The COVID-19 virus has taken over life as we know it, creating a novel environment for science in which collaboration is key and extraordinary speed is expected without sacrificing accuracy. Funded through Operation Warp Speed, the National Institutes of Health (NIH) launched the Accelerating COVID-19 Therapeutic Interventions and Vaccines (ACTIV) public-private partnership April. Since that time, the Brigham has taken a leadership role in launching a trial to determine if anticoagulant or antithrombotic therapy can reduce life-threatening cardiovascular or pulmonary complications from COVID-19.
ACTIV aims to coordinate a research strategy and prioritize the rapid development of treatments and vaccines. It consists of five adaptive master protocols: immune modulators (ACTIV-1), outpatient monoclonal antibodies and other therapies (ACTIV-2), inpatient monoclonal antibodies and other therapies (ACTIV-3), antithrombotics (ACTIV-4), and “big effect trial” (ACTIV-5). Under the umbrella of ACTIV-4, there are three narrower topics: ACTIV-4 Antithrombotics Inpatient anticoagulant trials, ACTIV-4 Antithrombotics Outpatient anticoagulant and antiplatelet trials, and ACTIV-4 Antithrombotics Convalescent outpatient anticoagulant trials. Brigham investigators are playing a lead role in the ACTIV-4 Antithrombotics Outpatient anticoagulant and antiplatelet trial, which is now underway.
“COVID-19 has overwhelmed the world because no one has prior immunity. This lack of immunity often results in significant inflammation and activation of coagulation,” said Jean Connors, MD, of the Brigham’s Hematology Division and ACTIV-4 Antithrombotics Outpatient trial principal investigator. “We think that patients who get diagnosed with COVID-19 — but aren’t admitted to the hospital — appear to have increased risk for developing blood clots and pulmonary microvascular thrombosis.”
The ACTIV-4 Antithrombotics COVID-19 Outpatient Thrombosis Prevention Trial is an adaptive, randomized, double-blind, placebo-controlled platform trial, wherein the efficacy of anticoagulation, antiplatelet, and placebo drugs are compared for their capacity to prevent thrombotic events in COVID-19 patients. The adaptive design of the protocol allows different blood thinners to be started, stopped, or combined during the study in response to emerging trial data —accelerating the timeline for testing different agents without compromising safety.
“We are honored that Operation Warp Speed and the NIH came to us at the Brigham to coordinate this effort,” said Paul Ridker, MD, MPH, director of the Center for Cardiovascular Disease Prevention and ACTIV-4 Antithrombotics Outpatient Trial chairman. “I am particularly pleased with how our Brigham support staff creatively built a nationwide ‘low touch’ trial structure in an incredibly short period of time, reflecting the emergency we are all dealing with.”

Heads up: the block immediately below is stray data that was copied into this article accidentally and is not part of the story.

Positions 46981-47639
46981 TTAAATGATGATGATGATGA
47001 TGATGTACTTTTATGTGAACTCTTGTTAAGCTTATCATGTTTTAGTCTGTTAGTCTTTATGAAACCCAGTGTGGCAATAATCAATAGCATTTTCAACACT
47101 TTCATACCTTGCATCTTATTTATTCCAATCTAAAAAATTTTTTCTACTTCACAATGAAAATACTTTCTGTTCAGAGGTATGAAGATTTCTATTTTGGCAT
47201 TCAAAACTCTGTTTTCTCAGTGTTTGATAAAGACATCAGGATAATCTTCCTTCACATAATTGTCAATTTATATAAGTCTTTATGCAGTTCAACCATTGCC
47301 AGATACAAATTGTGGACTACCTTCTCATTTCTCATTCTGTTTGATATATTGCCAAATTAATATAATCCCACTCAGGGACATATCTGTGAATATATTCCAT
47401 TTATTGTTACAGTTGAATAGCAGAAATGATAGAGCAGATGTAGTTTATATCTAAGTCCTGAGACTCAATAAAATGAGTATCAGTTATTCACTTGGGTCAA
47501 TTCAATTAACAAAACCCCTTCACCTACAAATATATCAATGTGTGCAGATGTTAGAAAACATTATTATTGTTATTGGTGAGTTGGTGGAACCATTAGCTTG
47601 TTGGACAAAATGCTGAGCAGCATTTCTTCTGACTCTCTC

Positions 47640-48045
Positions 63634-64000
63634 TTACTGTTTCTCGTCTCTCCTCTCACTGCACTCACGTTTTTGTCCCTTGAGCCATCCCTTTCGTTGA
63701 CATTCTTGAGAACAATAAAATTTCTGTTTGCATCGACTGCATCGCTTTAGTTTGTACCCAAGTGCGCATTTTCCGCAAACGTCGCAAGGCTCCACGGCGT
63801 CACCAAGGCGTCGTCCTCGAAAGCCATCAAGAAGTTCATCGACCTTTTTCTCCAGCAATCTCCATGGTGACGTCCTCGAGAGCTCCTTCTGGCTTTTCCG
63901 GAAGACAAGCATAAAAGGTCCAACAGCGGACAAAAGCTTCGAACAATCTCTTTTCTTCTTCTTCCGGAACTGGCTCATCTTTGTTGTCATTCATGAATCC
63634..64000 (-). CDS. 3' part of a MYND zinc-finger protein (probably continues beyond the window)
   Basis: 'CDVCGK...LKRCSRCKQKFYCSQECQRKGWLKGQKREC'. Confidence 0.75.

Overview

Patients enrolled must exhibit increased inflammation but have stable symptoms not requiring hospitalization. Additionally, the study will only enroll patients between ages 40 and 80, due to their increased risk for thrombotic events. Enrolled patients will receive one of four possible treatments: prophylactic dose anticoagulation (apixaban), therapeutic dose anticoagulation (apixaban), antiplatelet therapy (aspirin), or a placebo.
Shifting the Landscape
Using a new remote approach, researchers will collect outpatient information throughout the 45-day treatment period and for 30 days following treatment termination, tracking thrombotic events such as pulmonary embolism, myocardial infarction, and ischemic stroke without the need for conventional in-person study visits. Utilizing express shipping, patients will receive their prescribed treatment and will have contact with researchers through weekly phone calls or texts — an entirely remote experience with potential to shift the landscape of clinical research in the modern era.
“Remote monitoring is a unique aspect of this trial,” said Connors. “We are shipping the medications and contacting patients electronically to capture information. There is even a unique consent process that includes videos we send to participants.”
ACTIV-4 Antithrombotics Outpatient is actively recruiting COVID-19 patients in states with surging cases, including Illinois, California, Utah, Florida, and Massachusetts. The Brigham will also be enrolling patients under the leadership of Peter Hou, MD, in the Emergency Medicine Department. As surges have resulted in tens of thousands of patients diagnosed daily, the study investigators hope they can rapidly reach their enrollment goal of 7,000 patients.
“Our goal is to determine the best treatment to prevent blood clots in patients, and to possibly prevent pulmonary microvascular thrombosis. We want to prevent patients from needing to be admitted to the hospital, and we want to prevent them from developing thrombosis as a complication,” said Connors. “Successful enrollment and corresponding research would be a huge step toward optimizing treatment for outpatient COVID-19 cases, preventing both hospital admission rates and traumatic thrombotic events.”
“We need physicians and patients to recognize that individuals infected with COVID-19 are at thrombotic risk even if they are not admitted to hospital,” said Ridker. “Once enrolled, the ACTIV-4 Outpatient Thrombosis Prevention Trial will greatly inform patient care and treatment.”